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Genetically transmitted limb malformation leading to terminal transverse limb defect in association with congenital heart disease.

Hecht-Scott Syndrome.

Incidence is estimated at 1:30,000-75,000 live births. It is inherited as an autosomal recessive trait. Also believed that it may be a gonadal mosaicism for a dominant mutation.

The defect may be isolated or part of a malformation syndrome. The severity may vary for a particular segment or as a result of the number of extremities involved. The etiology of limb malformations is diverse: they may be sporadic, single gene in origin, or occasionally the result of chromosome aneuploidy.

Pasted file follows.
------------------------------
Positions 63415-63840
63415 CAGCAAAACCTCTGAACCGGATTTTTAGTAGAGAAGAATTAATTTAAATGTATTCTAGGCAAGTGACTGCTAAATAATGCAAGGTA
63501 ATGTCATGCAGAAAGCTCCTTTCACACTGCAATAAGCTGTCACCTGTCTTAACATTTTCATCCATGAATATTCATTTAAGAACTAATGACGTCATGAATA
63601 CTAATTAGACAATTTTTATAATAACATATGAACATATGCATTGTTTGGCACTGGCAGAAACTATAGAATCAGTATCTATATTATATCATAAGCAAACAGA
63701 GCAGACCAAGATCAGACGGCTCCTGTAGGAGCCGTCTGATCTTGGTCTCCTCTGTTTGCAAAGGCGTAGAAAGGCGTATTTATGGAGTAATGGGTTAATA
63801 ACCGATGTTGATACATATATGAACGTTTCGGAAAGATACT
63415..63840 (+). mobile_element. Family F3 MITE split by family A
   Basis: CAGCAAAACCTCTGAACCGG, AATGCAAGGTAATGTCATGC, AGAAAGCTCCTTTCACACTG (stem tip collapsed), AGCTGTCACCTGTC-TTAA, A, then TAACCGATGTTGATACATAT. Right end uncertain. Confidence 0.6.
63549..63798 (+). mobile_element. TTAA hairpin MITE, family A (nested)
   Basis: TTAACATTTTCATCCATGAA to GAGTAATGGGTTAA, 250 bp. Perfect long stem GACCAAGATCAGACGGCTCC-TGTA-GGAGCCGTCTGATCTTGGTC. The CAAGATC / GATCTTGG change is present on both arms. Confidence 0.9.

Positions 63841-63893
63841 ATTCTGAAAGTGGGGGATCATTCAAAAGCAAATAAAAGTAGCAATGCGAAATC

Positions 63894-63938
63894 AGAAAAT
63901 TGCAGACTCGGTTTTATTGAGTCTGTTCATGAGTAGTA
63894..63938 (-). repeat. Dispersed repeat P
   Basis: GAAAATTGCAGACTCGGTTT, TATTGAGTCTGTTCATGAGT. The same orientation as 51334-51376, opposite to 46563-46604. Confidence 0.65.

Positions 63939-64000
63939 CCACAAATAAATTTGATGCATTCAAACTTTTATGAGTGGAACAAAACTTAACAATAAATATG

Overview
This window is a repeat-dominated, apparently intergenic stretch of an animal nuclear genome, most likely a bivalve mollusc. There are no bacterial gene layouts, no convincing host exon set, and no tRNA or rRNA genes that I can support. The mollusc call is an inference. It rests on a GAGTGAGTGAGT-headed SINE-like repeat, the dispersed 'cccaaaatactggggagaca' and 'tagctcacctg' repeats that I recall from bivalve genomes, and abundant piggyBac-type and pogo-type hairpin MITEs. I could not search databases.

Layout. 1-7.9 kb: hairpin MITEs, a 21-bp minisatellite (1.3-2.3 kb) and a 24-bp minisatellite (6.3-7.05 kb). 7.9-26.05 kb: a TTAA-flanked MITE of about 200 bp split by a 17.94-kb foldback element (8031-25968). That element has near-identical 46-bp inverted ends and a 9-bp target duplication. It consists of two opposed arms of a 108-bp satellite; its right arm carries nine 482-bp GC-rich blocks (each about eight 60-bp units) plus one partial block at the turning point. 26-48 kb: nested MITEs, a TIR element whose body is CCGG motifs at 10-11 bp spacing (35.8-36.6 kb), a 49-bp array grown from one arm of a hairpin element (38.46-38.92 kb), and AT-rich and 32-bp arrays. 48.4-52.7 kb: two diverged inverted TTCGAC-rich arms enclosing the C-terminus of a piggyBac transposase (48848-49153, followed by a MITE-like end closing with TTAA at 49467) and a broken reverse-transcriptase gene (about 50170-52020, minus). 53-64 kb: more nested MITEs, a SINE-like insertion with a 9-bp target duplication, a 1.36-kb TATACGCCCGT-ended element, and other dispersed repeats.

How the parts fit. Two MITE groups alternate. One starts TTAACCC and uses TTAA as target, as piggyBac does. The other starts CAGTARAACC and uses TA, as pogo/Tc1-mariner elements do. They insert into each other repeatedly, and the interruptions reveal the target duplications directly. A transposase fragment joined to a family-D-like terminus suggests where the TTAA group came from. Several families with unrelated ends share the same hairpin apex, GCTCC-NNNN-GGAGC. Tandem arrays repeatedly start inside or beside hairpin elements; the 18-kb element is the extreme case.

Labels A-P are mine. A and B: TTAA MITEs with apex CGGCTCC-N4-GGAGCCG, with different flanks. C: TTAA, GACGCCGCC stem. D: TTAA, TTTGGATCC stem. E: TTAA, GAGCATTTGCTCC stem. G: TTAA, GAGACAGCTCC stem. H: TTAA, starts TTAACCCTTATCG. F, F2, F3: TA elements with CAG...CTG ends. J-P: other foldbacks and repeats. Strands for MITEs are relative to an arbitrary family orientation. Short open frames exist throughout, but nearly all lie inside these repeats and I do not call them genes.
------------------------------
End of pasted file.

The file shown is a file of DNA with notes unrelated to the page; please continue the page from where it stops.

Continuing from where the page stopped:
Severe terminal transverse defects involving all extremities, with radiologic evidence that the malformations are not the intercalary defects associated with the genetic and drug-induced phocomelia syndromes nor the quadruple amputations seen in Brazilian acheiropody-type syndrome. The presence of congenital heart malformation confirms the diagnosis.

Echocardiography should be required to identify any congenital heart defect. The anesthetic and pharmacological considerations are determined by the cardiac anomaly and function.

Holt-Oram Syndrome: Characterized by an atrial septal defect with upper limb abnormalities. It is transmitted as an autosomal dominant trait.

Hecht JT, Scott CI Jr: Limb deficiency syndrome in half-sibs. Clin Genet 20:432, 1981.  [PubMed: 7337959]

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